“Ongoing discussions between community optometry teams and their local pharmacies is strongly encouraged to develop ways of working which take local needs into account, whilst ensuring a safe and efficient patient journey.”

 

You can read the full circular below.

 

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This time last year…

Philip Galt is Superintendent Pharmacist and Managing Director at Lindsay & Gilmour.

 

This time last year, it would have been impossible for any of us to imagine just what challenges lay ahead in the coming months.

 

In truth, it’s hard to overstate what a significant year this has been for community pharmacy in Scotland. More than ever I have watched with pride as colleagues across the community pharmacy network have worked together tirelessly to offer nothing short of a lifeline to some of the most vulnerable members of our communities at a time they needed us most. And it’s not gone unrecognised.

 

National polling carried out by the National Pharmacy Association in June found that there is strong public support for a greater role for pharmacies within the NHS.

 

  • 74% want pharmacies to provide more NHS services.
  • 89% of people believe pharmacies play an essential role.

 

Yet at the same time, the survey reported that only 3 out of 10 people are “definitely aware” that community pharmacies are part of the NHS, despite the fact that pharmacies are the most visited of all settings where NHS care is offered. Indeed, throughout the pandemic community pharmacies were one of the few healthcare settings that kept their “doors open”, providing much needed, face to face convenient access to healthcare services to the public.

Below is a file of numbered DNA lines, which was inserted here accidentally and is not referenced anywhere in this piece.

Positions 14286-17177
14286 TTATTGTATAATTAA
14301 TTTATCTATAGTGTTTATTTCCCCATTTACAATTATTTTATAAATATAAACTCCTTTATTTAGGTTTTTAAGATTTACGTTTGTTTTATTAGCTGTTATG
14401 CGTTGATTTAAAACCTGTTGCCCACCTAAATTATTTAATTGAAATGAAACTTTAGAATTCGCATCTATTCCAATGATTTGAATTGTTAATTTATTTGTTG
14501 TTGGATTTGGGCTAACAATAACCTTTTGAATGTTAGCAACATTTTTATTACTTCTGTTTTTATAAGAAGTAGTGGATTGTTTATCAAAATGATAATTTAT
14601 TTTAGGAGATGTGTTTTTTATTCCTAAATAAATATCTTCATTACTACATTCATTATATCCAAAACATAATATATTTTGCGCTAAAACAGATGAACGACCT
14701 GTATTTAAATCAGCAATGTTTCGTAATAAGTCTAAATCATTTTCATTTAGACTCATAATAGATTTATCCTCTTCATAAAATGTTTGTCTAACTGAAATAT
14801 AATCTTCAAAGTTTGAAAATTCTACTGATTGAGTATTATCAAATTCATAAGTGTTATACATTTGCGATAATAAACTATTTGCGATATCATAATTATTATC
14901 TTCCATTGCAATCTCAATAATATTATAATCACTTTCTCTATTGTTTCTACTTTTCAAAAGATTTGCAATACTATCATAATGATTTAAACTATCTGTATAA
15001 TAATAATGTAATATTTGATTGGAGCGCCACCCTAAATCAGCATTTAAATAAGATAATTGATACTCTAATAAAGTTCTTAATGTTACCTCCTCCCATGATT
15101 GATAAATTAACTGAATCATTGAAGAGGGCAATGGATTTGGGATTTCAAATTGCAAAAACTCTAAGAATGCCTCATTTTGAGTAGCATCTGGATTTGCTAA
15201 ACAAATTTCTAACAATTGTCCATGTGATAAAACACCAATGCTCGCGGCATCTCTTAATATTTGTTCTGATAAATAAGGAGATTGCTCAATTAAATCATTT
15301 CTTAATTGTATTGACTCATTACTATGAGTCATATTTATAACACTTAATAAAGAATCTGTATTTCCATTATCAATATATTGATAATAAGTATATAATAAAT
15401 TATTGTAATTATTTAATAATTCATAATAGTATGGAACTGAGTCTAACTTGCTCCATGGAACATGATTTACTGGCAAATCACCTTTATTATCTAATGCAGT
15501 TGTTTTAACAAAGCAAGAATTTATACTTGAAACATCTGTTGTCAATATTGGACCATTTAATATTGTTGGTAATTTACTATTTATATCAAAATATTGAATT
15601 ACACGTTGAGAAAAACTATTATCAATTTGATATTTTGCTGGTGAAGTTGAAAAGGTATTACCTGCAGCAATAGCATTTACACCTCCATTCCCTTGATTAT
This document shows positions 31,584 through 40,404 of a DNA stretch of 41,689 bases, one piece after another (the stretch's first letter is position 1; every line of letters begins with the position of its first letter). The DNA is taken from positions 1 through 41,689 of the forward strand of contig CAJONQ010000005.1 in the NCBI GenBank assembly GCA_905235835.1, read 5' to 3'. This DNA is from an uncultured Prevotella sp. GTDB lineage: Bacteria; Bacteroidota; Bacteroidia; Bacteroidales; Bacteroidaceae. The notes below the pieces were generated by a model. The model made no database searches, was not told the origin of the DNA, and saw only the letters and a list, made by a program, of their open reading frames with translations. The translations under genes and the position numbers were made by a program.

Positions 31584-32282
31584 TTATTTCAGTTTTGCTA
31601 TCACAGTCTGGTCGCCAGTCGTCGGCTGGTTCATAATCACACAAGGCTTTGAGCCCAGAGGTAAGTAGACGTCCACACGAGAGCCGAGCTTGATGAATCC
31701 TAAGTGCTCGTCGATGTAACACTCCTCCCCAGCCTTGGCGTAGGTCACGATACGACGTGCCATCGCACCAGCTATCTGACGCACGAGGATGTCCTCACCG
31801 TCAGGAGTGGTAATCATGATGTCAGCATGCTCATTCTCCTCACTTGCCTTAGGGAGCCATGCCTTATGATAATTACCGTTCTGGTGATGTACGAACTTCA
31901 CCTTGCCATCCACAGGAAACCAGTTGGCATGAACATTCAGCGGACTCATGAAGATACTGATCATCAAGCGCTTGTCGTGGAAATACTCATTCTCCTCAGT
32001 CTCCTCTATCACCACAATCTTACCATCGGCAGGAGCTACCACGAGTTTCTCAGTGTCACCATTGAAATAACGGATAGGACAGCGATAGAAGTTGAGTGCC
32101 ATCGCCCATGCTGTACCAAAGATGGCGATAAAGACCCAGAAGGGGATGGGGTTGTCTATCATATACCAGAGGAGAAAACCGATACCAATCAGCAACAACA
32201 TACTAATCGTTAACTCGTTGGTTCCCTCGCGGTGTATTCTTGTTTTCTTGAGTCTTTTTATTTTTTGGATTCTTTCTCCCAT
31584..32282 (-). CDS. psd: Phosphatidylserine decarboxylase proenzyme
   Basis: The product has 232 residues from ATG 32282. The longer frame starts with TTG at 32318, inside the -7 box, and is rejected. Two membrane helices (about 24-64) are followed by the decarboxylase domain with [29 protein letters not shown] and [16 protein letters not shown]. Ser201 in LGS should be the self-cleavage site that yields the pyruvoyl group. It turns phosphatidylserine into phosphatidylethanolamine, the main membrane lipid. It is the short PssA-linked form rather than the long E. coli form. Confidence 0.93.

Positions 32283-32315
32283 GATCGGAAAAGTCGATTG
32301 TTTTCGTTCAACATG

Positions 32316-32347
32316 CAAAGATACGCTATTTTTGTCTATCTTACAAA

Community pharmacies provide a range of NHS services and pharmacy teams work with other professionals, such as doctors and nurses, to give you the best possible care as part of the local healthcare team.

 

Community pharmacists demonstrated incredible resilience and fortitude from the front line of the COVID crisis, ensuring that as many people with minor medical needs and long-term conditions were kept safe at home. At Lindsay & Gilmour, both our online prescription management service and free home delivery service grew in demand exponentially.

 

This, in turn, played a vital role in protecting hospital beds and secondary care resources available for those who were directly affected by COVID-19.

 

The recent introduction of NHS Pharmacy First Scotland means even greater access to your community pharmacist to discuss a wide range of health and healthcare issues, not just about medicines. Sometimes people go to a doctor or even a hospital for problems that could be sorted out more conveniently at the pharmacy. It’s estimated that up to 18 million GP appointments per year and 3.7 million A&E visits could instead be handled in a pharmacy.

 

So please, do remember to Ask Your Pharmacist for:

 

  • Advice and treatment for minor illnesses such as coughs, colds and earache
  • Advice on staying well and preventing disease
  • A range of vaccinations
  • Help to quit smoking
  • Personalised support to get the most from your medicines

 

Pharmacy teams deliver prompt, professional health care advice when and where it is needed. The community pharmacy network in Scotland and beyond is a precious resource. We are proud to be part of the NHS team and privileged to be able to serve our community.

 

Philip Galt is Superintendent Pharmacist and Managing Director at Lindsay & Gilmour.

 

 

Report reveals extent of hidden value of community pharmacy

 

A report commissioned by Community Pharmacy Scotland published today has quantified the ‘ART’ (Advice, Referral and Treatment) of pharmacy within the community pharmacy network in Scotland.

 

The report estimates that community pharmacy teams in Scotland give advice to people accessing their services 2100 times every hour. Extrapolated over a week this equates to 84,000 advice only consultations. The study estimates therefore that community pharmacy teams in Scotland conduct advice only consultations 1.67 times every hour.

 

Pharmacy Sites 1 2 3 4 5 6 7 8
Total Advice 37 78 146 84 85 85 80 62
Hours Open 53.5 47.5 50.5 40.5 41.5 62 55 51
Advice Per Hour 0.69 1.64 2.89 2.07 2.05 1.37 1.45 1.22

 

Table adapted from the ART of pharmacy report.

 

Although the pharmacist was found to be the pharmacy team member giving advice most often, the pharmacist advice only interventions account for less than half of the total contacts in the study.